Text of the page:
The Workplace of the Future Design Competition revealed a wealth of fresh ideas and a bit of uncertainty about exactly where we’re headed.
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WINNER: Vertical Flux: The Office Tower as Fluctuating Atmospheres by Joseph Filippelli, a graduate of the Taubman College of Architecture and Urban Planning at the University of Michigan, recently started work at Seattle’s Olson Kundig Architects.
Image: Rafael Soldi
“I was interested in the concept of gradient, pulled through with temperature, lighting, privacy, social interaction—offering a total wide spectrum of choice on all those different levels,” explains Filippelli on the phone from his new job at Seattle’s Olson Kundig Architects. Rather than insisting, Howard Roark–like, on the architect’s single vision of an ideal environment, and rather than piling on, Google style, an endless list of amenities, Filippelli’s primary goal was to offer the ofﬁce’s imagined occupants the widest range of possibilities. To do that, he baked in a continuum of environments, from private to public, hot to cold, bright to dark—adjacent to each other, like the pavilions of a botanical garden.
He derived the design from his master’s thesis project, which took on (of all things) an ofﬁce building in Cleveland. Examining the last century of the American ofﬁce, Filippelli identiﬁed a key moment when the workplace had taken a wrong turn: the postwar arrival of inoperable windows and complete HVAC systems, which standardized the atmosphere. It’s not typically put quite this way, but Filippelli’s notion was that when we standardized temperature, all the other elements of our environment followed. Ofﬁce workers were no longer masters of their own domains, but beholden to a set of optimized—and therefore standardized—conditions. It wasn’t about good or bad design, but merely the same design across a single space. “Nobody was really satisﬁed, because it was hitting that middle ground,” Filippelli says. “It’s hard to generalize for two people, let alone a group of people.”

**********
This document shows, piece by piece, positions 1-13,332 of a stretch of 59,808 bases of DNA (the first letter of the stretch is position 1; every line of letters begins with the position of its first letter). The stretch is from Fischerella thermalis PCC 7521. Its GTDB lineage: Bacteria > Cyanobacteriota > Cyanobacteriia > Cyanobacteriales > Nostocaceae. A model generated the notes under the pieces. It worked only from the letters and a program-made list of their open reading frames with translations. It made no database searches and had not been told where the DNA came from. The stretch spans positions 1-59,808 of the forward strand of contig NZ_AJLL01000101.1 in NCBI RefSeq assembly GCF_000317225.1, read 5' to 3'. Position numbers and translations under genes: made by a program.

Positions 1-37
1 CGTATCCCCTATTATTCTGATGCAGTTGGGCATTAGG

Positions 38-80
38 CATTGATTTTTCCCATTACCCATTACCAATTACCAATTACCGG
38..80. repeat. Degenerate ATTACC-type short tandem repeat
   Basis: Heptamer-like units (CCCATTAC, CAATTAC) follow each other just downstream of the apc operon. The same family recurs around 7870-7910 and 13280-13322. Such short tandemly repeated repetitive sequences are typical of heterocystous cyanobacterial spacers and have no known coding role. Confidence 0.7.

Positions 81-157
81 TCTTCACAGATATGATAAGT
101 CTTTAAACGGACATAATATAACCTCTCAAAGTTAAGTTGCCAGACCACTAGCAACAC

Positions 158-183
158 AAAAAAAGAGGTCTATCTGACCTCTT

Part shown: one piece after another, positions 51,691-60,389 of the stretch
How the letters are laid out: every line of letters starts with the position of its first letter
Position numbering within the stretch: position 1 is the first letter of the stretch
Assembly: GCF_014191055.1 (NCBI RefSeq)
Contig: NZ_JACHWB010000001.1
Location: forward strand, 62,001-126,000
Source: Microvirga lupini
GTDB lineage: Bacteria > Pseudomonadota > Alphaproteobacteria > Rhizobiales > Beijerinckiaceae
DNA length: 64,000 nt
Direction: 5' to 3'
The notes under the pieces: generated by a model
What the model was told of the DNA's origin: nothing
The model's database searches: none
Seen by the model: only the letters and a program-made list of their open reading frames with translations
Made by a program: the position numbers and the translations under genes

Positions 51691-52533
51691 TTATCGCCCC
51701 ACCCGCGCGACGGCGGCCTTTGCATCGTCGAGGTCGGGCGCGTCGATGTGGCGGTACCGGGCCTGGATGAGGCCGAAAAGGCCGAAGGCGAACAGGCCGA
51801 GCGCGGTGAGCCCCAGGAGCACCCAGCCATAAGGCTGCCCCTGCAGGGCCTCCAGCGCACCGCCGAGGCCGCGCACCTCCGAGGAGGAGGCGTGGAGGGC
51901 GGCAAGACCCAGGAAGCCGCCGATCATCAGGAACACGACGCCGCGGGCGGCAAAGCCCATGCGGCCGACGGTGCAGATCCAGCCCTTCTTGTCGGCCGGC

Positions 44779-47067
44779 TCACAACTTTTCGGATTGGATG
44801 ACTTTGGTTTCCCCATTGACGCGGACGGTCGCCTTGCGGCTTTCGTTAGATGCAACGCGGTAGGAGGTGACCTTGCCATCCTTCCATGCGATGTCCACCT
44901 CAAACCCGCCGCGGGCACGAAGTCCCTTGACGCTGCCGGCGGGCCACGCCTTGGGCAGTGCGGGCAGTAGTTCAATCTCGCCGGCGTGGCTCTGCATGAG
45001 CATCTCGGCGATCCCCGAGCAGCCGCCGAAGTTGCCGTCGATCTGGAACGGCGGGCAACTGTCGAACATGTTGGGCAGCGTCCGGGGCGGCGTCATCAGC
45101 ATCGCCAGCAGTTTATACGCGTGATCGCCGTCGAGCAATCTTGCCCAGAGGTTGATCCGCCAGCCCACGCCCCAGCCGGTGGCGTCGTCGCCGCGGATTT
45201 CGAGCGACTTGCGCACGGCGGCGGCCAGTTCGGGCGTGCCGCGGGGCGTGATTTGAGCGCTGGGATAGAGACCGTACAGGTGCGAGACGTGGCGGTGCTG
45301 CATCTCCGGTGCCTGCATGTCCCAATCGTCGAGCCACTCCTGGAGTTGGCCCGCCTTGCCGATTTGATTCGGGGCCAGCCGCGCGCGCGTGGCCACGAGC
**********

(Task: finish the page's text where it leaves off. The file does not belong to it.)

Filippelli deliberately portrayed the space with a dreamy quality. “Those renderings were never supposed to be literal,” he said. “They are more Xrays of all the systems in play.”
Courtesy Joseph Filippelli
The comfort-based approach he imagined cracks open the section of an ofﬁce building, with leasable modules that stretch between ﬂoors and ﬁt together, Jenga-like, forming “a ﬂuctuating gradient of vertically distributed atmospheres.” Of all the variables typically considered in new ofﬁce designs—break-out spaces and workbenches, elaborate kitchens and a library-like cocooning room—somehow the basic idea of temperature control has rarely entered the discussion, ostensibly imagined to be too expensive or difﬁcult to control. But by rearranging the space vertically, Filippelli convincingly shows that natural temperature gradients created by light and height can drive different kinds of programs: a “communal garden stair,” an “active-work table,” or a “single-occupancy modular ofﬁce pod.” There are allusions to touch-screen surfaces and “thermally active” materials, but for the most part, this workplace of the year 2020 could be built today. “I’m not pushing the envelope of anything we don’t have available,” Filippelli acknowledges. “I’m not using crazy technology where people are zipping around in little hovercrafts.” Yet it seems oddly ﬁtting that in a climate-obsessed future, our most pressing wish (and a workplace’s greatest perk) will be simple temperature control.